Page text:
Biomythography was the genre given for Lorde’s book, Zami: A New Spelling of My Name. Numerous reviews refer to the book as a novel, autobiography or memoir. Biomythography highlights her use of myth, history and biography in an epic narrative form. One of the things I respect most about Lorde’s organization of her work was explicit naming. The Daddies uses personal narrative, news clips, “reviews” of other scholarly work and its relevance to the theme at hand: how we bring patriarchy into our private, emotional and erotic lives both to our detriment and as an expression of creativity, love and power. As Lorde has often been quoted, “The master’s tool will never demolish/dismantle the master’s house.” In The Daddies, I hope to spark dialogue about how this is true, and also how our creative erotic responses to those tools and masters may indeed dismantle the master in each of us and thereby in the culture at large.

The Daddies is an indictment of patriarchy and also a love letter to masculinity. It’s an intimate analysis of how gender hierarchy lives in our most personal interactions with our parents and lovers and patria. While focusing on what some might call a BDSM relationship, The Daddies shows how most people are complicit in re-creating gendered hierarchy, and how we might use a phenomenological understanding of gender to act and speak and create otherwise, in service of a fairer world.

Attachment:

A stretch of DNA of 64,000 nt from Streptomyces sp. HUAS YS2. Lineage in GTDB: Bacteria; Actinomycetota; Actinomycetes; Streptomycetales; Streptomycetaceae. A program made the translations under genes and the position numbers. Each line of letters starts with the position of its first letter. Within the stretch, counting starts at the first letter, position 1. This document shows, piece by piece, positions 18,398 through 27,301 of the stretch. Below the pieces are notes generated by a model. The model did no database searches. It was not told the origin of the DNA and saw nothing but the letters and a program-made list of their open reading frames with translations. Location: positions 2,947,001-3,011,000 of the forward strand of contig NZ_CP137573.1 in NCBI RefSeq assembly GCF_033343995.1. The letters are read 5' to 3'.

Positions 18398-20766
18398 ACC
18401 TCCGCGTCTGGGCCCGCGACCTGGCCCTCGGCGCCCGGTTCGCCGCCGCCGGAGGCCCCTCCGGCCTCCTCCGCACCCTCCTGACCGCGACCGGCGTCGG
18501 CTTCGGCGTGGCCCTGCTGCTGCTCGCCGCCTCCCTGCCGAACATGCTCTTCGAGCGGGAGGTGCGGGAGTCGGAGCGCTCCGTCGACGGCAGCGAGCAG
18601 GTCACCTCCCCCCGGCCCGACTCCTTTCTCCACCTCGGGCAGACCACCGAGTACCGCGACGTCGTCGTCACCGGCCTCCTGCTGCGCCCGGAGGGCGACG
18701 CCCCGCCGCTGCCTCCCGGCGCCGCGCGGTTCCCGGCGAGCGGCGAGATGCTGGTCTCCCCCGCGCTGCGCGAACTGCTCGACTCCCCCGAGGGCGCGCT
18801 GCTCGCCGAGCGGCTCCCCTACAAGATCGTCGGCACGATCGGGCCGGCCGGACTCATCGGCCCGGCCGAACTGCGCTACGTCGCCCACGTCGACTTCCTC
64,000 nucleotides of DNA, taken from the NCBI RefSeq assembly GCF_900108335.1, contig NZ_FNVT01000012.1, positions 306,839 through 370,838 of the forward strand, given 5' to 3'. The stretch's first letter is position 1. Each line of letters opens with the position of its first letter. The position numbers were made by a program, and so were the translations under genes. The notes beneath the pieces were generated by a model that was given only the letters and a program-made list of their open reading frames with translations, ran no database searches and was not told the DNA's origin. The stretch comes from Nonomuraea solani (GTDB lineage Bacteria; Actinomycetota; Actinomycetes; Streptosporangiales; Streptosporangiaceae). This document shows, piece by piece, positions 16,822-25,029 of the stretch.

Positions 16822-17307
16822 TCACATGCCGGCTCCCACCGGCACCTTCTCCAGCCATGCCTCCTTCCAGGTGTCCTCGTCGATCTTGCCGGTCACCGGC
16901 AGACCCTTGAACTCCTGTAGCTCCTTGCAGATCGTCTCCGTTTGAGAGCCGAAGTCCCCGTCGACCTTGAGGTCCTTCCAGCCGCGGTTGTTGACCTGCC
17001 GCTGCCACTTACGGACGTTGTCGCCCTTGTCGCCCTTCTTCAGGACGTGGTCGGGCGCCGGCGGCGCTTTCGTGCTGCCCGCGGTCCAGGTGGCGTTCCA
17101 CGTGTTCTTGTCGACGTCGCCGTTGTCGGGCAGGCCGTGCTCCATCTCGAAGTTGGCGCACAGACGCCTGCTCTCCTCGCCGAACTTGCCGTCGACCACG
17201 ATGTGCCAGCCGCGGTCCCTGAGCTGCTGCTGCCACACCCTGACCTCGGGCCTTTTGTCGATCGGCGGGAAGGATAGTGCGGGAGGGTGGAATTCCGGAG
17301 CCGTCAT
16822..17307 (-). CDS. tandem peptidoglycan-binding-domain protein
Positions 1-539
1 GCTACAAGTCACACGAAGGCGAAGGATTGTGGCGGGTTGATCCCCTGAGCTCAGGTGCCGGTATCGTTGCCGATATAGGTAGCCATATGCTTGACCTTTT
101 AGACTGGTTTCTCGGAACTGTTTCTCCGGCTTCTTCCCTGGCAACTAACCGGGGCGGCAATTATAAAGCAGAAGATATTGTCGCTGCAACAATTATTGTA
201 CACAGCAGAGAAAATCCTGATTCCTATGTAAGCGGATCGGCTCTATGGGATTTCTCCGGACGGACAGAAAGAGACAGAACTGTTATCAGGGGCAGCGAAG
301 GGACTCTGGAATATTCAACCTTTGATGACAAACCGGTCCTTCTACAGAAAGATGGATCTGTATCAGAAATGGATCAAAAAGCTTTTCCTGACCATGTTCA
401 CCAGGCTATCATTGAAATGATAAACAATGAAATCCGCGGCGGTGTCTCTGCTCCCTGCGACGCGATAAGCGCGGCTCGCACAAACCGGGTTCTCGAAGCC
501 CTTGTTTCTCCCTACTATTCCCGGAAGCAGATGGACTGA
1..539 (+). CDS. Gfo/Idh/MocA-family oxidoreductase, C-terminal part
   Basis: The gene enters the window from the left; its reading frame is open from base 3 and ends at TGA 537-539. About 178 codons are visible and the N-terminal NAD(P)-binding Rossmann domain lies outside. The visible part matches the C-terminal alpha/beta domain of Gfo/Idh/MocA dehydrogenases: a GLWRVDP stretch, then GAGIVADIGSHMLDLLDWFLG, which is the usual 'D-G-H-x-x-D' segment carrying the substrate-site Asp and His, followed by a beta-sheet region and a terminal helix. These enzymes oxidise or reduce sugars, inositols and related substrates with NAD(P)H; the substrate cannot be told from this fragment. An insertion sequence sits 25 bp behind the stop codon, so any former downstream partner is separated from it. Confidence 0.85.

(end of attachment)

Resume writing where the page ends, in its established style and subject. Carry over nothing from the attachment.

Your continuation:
The Daddies offers cultural analysis via critiques of pop-culture, television and news shows, etc. The references to articles and news shows here are real. I have used cultural analysis typical in qualitative methods and each is clearly referenced. For instance, the time-codes referenced in “The Purity Ball” section on Matt Launer’s interview offer a real analysis of that show’s manipulation of interviews and information. It’s just that the chapter is written from the perspective of the book’s “girl” character, rather than from the perspective of a scholar. This is similarly true with the “review” of Lakoff’s book in the “The President and the Metaphors” section. Throughout, this book is influenced by my training as a cultural analyst and also by my twenty-plus years teaching and working with students from high school age through adult as a performer and speaker (as well as in the classroom as a college professor). These audiences have taught me how to tell stories about culture that “land” legibly and stimulate meaningful dialogue.